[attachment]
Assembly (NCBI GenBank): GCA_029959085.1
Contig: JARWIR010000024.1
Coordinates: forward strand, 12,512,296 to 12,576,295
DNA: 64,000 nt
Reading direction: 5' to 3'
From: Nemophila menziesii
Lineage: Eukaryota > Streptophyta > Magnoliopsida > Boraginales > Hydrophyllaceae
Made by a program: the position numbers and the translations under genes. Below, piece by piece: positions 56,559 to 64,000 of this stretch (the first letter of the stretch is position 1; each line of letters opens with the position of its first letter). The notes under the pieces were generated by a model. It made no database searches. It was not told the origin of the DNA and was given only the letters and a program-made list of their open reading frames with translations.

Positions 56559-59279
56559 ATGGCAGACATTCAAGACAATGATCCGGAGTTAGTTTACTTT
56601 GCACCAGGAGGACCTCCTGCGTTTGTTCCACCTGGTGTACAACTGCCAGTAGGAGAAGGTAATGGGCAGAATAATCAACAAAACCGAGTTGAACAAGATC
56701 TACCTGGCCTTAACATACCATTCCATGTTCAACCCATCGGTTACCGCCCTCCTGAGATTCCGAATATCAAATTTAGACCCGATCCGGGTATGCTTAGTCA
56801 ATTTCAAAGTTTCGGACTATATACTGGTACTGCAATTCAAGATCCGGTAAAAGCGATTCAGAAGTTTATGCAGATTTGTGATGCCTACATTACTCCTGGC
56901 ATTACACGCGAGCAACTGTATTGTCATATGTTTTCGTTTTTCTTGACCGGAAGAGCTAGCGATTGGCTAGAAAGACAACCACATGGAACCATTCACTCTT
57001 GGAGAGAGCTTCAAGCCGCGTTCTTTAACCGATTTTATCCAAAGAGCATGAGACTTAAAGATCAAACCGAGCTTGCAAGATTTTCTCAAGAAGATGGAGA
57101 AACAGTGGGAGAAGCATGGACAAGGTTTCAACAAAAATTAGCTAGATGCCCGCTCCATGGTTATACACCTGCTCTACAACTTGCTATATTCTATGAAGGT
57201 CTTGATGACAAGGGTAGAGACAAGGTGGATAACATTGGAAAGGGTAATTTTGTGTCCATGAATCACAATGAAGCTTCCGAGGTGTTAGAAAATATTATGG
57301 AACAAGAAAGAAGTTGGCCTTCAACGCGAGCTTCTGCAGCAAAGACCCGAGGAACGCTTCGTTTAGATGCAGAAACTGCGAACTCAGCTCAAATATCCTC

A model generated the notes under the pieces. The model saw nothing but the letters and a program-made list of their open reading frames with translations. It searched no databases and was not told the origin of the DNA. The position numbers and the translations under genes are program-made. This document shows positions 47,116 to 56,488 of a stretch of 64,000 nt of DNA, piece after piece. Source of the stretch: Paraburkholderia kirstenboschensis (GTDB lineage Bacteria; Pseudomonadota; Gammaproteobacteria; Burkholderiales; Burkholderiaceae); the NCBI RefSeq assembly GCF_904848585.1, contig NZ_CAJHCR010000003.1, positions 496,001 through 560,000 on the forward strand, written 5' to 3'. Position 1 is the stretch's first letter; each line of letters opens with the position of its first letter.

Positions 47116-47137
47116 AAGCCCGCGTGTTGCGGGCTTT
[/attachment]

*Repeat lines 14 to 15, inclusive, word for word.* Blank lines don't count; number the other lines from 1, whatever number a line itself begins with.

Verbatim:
56901 ATTACACGCGAGCAACTGTATTGTCATATGTTTTCGTTTTTCTTGACCGGAAGAGCTAGCGATTGGCTAGAAAGACAACCACATGGAACCATTCACTCTT
57001 GGAGAGAGCTTCAAGCCGCGTTCTTTAACCGATTTTATCCAAAGAGCATGAGACTTAAAGATCAAACCGAGCTTGCAAGATTTTCTCAAGAAGATGGAGA